10 BREAST­FEED­ING QUES­TIONS an­swered!

BREAST­FEED­ING Ex­pert ad­vice on the most com­mon ques­tions lactation con­sul­tants get asked

Your Baby & Toddler - - BREASTFEEDING - BY LINDA BRITZ, LACTATION SPE­CIAL­IST, NURS­ING SIS­TER AND MID­WIFE

WHY ARE MY NIP­PLES CRACKED AND BLEED­ING?

Sore, cracked and bleed­ing nip­ples are most com­monly due to an in­cor­rect latch. Pay care­ful at­ten­tion to po­si­tion­ing your baby com­fort­ably close up against you, and be sure that your baby is open­ing his mouth very wide and tak­ing a large por­tion of breast tis­sue into his mouth. It is not meant to hurt. Other rea­sons for sore­ness may be that your baby’s in­abil­ity to suck cor­rectly is due to a tongue tie (short frenu­lum) or even birth in­jury (due to an as­sisted birth, such as a for­ceps or vacuum ex­trac­tion), which may have caused dis­com­fort or stiff­ness, mak­ing it dif­fi­cult for your baby to suckle ef­fec­tively.

Con­tact a breast­feed­ing sup­port group or a lactation con­sul­tant who can ob­serve and as­sess the sit­u­a­tion and pro­vide the cor­rect in­for­ma­tion to fix the prob­lem.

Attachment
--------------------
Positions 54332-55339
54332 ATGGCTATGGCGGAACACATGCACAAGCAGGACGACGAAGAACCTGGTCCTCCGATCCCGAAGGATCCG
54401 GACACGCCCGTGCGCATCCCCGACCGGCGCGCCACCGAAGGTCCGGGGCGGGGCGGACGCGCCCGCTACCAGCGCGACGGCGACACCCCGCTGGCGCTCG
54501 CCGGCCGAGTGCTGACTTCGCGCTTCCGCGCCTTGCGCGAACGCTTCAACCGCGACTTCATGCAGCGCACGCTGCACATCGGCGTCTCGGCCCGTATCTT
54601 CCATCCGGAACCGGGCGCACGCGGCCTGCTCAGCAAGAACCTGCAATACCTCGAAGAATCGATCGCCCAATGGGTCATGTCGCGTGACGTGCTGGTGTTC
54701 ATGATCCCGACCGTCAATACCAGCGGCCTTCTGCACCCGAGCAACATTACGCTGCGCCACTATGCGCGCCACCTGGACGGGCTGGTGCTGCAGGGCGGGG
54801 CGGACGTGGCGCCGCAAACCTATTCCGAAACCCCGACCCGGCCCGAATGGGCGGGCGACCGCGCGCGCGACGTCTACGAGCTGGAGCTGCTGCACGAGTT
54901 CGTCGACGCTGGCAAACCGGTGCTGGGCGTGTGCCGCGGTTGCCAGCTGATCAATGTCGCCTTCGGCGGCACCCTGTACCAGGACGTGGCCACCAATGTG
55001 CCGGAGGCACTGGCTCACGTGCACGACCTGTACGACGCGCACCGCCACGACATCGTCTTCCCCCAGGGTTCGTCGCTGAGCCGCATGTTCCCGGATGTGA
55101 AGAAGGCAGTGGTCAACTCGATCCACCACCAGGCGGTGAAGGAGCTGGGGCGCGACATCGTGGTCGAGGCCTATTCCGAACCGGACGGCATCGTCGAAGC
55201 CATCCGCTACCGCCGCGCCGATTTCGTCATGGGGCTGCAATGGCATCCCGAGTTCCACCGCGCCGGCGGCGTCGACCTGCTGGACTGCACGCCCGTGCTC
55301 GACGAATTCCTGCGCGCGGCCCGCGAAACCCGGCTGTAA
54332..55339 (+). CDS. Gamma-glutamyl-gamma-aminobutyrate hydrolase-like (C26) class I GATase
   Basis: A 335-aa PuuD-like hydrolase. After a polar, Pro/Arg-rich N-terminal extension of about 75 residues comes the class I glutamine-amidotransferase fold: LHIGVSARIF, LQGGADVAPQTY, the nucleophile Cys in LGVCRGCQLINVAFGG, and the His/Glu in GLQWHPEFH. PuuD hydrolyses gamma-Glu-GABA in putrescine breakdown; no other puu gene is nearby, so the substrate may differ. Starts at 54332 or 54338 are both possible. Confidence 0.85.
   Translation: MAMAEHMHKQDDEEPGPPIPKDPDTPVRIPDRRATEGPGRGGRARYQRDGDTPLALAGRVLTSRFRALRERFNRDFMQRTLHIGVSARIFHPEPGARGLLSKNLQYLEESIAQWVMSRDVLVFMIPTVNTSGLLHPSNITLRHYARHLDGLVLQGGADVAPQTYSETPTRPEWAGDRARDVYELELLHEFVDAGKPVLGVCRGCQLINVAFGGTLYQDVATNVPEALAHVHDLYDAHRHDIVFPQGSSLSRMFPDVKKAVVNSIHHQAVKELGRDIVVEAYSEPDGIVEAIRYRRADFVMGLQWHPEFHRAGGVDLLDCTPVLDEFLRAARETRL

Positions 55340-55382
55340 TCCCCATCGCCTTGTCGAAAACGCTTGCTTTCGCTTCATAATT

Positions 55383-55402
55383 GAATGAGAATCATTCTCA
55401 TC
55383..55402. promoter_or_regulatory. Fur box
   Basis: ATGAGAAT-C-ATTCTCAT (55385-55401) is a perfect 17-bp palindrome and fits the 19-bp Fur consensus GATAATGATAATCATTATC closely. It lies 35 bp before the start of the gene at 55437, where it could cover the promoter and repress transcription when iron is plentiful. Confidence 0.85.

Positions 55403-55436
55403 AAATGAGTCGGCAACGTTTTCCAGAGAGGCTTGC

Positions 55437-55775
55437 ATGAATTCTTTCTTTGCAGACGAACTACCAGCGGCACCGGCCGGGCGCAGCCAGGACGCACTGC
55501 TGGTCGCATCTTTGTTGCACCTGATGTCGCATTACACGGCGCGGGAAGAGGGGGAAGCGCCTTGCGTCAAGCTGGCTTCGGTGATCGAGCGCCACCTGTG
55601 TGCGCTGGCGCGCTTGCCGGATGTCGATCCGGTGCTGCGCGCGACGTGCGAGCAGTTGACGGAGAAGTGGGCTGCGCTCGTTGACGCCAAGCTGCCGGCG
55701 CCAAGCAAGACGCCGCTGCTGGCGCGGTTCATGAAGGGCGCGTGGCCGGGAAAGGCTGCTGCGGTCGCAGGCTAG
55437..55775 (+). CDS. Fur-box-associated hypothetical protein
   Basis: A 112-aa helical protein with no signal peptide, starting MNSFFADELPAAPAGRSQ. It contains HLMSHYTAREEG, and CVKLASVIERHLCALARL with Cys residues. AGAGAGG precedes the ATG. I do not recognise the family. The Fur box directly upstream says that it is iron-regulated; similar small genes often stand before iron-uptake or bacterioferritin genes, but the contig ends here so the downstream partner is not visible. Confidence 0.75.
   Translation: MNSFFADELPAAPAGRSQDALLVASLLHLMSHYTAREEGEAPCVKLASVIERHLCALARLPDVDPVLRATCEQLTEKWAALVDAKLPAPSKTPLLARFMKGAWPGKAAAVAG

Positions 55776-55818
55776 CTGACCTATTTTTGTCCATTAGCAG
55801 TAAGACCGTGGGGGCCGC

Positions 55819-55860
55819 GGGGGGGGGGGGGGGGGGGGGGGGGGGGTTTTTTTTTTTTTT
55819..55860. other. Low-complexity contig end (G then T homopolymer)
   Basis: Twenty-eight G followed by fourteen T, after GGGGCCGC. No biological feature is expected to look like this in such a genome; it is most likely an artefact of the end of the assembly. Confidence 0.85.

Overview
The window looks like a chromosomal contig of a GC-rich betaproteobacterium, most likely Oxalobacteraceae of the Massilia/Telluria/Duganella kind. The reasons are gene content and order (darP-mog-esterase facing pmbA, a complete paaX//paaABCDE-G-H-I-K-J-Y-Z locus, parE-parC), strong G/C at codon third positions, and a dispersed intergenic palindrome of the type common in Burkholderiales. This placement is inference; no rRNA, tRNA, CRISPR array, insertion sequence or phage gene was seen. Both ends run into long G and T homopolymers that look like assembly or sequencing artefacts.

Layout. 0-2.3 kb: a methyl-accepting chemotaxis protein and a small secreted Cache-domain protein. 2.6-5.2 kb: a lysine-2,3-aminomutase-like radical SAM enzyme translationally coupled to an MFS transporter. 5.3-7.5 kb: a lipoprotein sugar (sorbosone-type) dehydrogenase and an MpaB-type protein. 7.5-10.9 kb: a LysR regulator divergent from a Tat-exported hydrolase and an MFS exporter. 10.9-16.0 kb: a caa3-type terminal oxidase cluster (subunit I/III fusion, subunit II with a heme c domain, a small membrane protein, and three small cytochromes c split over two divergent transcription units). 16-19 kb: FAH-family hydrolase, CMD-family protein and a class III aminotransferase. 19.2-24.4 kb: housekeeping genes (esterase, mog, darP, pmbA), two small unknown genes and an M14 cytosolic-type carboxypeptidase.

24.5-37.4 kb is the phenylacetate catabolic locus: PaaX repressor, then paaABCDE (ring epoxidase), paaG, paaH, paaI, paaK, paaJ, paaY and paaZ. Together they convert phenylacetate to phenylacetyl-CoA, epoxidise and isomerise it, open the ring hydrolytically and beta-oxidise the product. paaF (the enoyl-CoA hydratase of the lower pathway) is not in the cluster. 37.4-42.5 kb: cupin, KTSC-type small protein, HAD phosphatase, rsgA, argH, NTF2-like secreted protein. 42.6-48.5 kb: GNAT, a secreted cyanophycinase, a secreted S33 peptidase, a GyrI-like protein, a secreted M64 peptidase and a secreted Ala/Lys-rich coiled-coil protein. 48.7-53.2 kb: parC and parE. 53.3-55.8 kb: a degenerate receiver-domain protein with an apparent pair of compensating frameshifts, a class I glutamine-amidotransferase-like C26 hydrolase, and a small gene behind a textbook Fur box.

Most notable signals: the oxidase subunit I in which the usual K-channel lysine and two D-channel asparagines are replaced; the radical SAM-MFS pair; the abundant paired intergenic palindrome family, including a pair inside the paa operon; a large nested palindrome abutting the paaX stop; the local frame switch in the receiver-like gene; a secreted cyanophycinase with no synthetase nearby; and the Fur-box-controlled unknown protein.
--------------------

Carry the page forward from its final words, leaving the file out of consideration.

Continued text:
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Full, heav­ier breasts are nor­mal in the first week after birth. Mas­sage your breasts and do your breast care as of­ten as nec­es­sary.

Keep a head of cab­bage in the fridge just after birth. Cold cab­bage leaves are rec­om­mended as a home rem­edy to help re­lieve full swollen breasts and al­le­vi­ate pain. It re­ally works!

It is es­pe­cially im­por­tant to feed your baby fre­quently, as re­mov­ing milk from the breast re­lieves con­ges­tion and the dis­com­fort it brings.

Con­trary to pop­u­lar be­lief, there is no food (be­sides al­co­hol) that should be ex­cluded from your diet while The con­tra­cep­tive pill that con­tains a com­bi­na­tion of hor­mones, in­clud­ing oe­stro­gen, should not be taken while breast­feed­ing. Oe­stro­gen in­ter­feres with the nor­mal bal­ance of the milk mak­ing hor­mones, and is known to de­crease your milk sup­ply.

The “mini-pill” is of­ten pre­scribed for new moth­ers who are breast­feed­ing, as it only con­tains pro­gestin. This is con­sid­ered safer and less likely to in­ter­fere with your sup­ply. Moth­ers of­ten com­ment that Ex­ces­sive al­co­hol or caf­feine in cof­fee can de­lay or in­hibit the let-down of milk from the breast, which may also cause the baby to be wake­ful and fussy at the breast.

Al­co­hol is not rec­om­mended dur­ing lactation. If you choose to con­sume al­co­hol or caf­feine drinks, then do so in small amounts, with a meal, and not right be­fore a feed.

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